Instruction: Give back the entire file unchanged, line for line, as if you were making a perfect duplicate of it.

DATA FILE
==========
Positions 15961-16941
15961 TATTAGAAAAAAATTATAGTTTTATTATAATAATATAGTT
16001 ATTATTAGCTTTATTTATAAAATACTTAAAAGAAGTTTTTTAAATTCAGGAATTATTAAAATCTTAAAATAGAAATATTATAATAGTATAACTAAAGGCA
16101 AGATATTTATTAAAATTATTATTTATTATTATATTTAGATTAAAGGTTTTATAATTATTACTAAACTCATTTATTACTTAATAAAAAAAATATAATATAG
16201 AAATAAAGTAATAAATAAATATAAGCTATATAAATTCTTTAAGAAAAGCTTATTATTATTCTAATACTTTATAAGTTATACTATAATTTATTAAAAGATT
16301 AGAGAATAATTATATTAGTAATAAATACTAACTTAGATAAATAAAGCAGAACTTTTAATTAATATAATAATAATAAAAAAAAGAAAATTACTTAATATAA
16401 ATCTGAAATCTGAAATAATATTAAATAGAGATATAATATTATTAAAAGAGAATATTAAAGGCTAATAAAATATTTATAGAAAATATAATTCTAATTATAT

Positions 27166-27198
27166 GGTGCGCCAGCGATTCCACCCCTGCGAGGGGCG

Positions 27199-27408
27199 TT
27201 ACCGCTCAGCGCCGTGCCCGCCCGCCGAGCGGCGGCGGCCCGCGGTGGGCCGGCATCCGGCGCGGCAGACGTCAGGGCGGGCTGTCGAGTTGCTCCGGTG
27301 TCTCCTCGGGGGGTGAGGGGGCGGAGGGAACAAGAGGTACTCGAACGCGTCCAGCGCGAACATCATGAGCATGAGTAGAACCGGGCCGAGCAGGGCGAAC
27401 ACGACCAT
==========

Positions 15961-16941
15961 TATTAGAAAAAAATTATAGTTTTATTATAATAATATAGTT
16001 ATTATTAGCTTTATTTATAAAATACTTAAAAGAAGTTTTTTAAATTCAGGAATTATTAAAATCTTAAAATAGAAATATTATAATAGTATAACTAAAGGCA
16101 AGATATTTATTAAAATTATTATTTATTATTATATTTAGATTAAAGGTTTTATAATTATTACTAAACTCATTTATTACTTAATAAAAAAAATATAATATAG
16201 AAATAAAGTAATAAATAAATATAAGCTATATAAATTCTTTAAGAAAAGCTTATTATTATTCTAATACTTTATAAGTTATACTATAATTTATTAAAAGATT
16301 AGAGAATAATTATATTAGTAATAAATACTAACTTAGATAAATAAAGCAGAACTTTTAATTAATATAATAATAATAAAAAAAAGAAAATTACTTAATATAA
16401 ATCTGAAATCTGAAATAATATTAAATAGAGATATAATATTATTAAAAGAGAATATTAAAGGCTAATAAAATATTTATAGAAAATATAATTCTAATTATAT

Positions 27166-27198
27166 GGTGCGCCAGCGATTCCACCCCTGCGAGGGGCG

Positions 27199-27408
27199 TT
27201 ACCGCTCAGCGCCGTGCCCGCCCGCCGAGCGGCGGCGGCCCGCGGTGGGCCGGCATCCGGCGCGGCAGACGTCAGGGCGGGCTGTCGAGTTGCTCCGGTG
27301 TCTCCTCGGGGGGTGAGGGGGCGGAGGGAACAAGAGGTACTCGAACGCGTCCAGCGCGAACATCATGAGCATGAGTAGAACCGGGCCGAGCAGGGCGAAC
27401 ACGACCAT